We identified 22 SARS-CoV-2 lineages, 71% of which were attributed to the Beta variant (sublineages B.1.351 and B.1.351.2) (Table). On the basis of available data in the GISAID database, lineage B.1.622 seems to be specific to Réunion Island; no other sequence had been reported elsewhere.
The Beta variant was first detected on Réunion Island during the first week of January 2021, although it may have been introduced before its detection by full-genome sequencing. During the first 6 weeks of 2021, lineages known to have high levels of circulation in Europe (e.g., B.1.160, B.1.177) represented most sequenced genomes (Figure). This finding highlights the strong effect of air travel on COVID-19 dynamics on an island such as Réunion (1; D.A. Wilkinson et al., unpub. data).
Since mid-February 2021 (week 7 of 2021), the Beta variant has become dominant on Réunion Island, despite low-level circulation of the Alpha variant, another variant of concern that was dominant in mainland France and other countries in Europe at that time. We detected a correlation (Spearman ρ = 8.4 × 10−4; p<0.001) between the number of COVID-19 cases in January–February 2021 and the number of sequences attributed to the Beta variant, which has been shown to have increased transmissibility (C.A. Pearson et al., unpub. data, https://cmmid.github.io/topics/covid19/sa-novel-variant.html). Several additional factors could explain the dominance of Beta variant; genetic and epidemiologic factors may have contributed to a founder effect, a higher frequency of virus introductions resulting from holiday travels, possible superspreading events, and local and regional contexts (2). Indeed, geographic proximity and population movements with Mayotte, another overseas department of France, and Comoros link Réunion Island to South Africa, where Beta variant was first reported (3).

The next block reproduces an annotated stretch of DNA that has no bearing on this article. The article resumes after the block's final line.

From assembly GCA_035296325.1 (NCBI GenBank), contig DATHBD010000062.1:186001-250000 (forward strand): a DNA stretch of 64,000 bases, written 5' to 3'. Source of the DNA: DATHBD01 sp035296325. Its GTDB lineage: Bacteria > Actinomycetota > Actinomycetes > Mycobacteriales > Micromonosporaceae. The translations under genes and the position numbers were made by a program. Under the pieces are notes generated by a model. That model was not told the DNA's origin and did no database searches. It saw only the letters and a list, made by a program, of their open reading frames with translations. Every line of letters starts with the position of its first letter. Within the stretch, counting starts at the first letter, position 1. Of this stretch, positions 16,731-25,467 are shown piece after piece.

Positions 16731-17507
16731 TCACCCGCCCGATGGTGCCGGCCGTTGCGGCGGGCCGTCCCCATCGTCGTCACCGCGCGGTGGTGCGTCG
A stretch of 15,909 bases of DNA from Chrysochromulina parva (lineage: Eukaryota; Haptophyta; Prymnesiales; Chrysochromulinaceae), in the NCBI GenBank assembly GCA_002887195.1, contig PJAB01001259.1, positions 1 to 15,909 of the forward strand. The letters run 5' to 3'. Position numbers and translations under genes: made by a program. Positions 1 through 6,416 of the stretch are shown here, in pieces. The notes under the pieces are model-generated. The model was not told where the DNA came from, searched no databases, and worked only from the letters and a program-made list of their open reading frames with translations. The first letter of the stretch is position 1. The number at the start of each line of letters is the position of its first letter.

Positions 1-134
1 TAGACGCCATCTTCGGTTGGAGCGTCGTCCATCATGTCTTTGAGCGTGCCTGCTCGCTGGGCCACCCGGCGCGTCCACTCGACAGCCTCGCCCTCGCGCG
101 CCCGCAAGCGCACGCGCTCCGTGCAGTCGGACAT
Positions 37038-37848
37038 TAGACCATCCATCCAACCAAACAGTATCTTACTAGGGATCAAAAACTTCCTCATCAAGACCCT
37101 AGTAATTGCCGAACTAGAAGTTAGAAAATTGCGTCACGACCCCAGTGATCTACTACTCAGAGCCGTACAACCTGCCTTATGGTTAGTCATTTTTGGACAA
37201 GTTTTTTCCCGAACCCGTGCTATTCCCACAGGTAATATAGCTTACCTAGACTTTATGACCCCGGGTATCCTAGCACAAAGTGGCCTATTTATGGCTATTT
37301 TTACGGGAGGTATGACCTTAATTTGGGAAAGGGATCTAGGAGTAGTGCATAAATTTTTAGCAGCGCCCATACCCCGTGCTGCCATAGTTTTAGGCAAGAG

We detected 2 sublineages of Beta variant, B.1.351 and B.1.351.2. Sublineage B.1.351.2 accounted for 3-fold more cases than B.1.351. It was detected concurrently in Mayotte, Comoros, and Réunion Island. This finding, coupled with information from GISAID, suggests that lineage B.1.351.2 was imported to Comoros and Mayotte from South Africa and could have been introduced to Réunion Island from Mayotte (4) (Appendix 1). This possible introduction from Mayotte is supported by the flow of travelers between the 2 departments and the notable peak in COVID-19 cases that occurred in Mayotte during weeks 1–11, mainly caused by the Beta variant (5). However, analysis of the origin of lineages is strongly affected by each location’s capacity to sequence and report genomes in GISAID, which renders comparison between different locations difficult (4).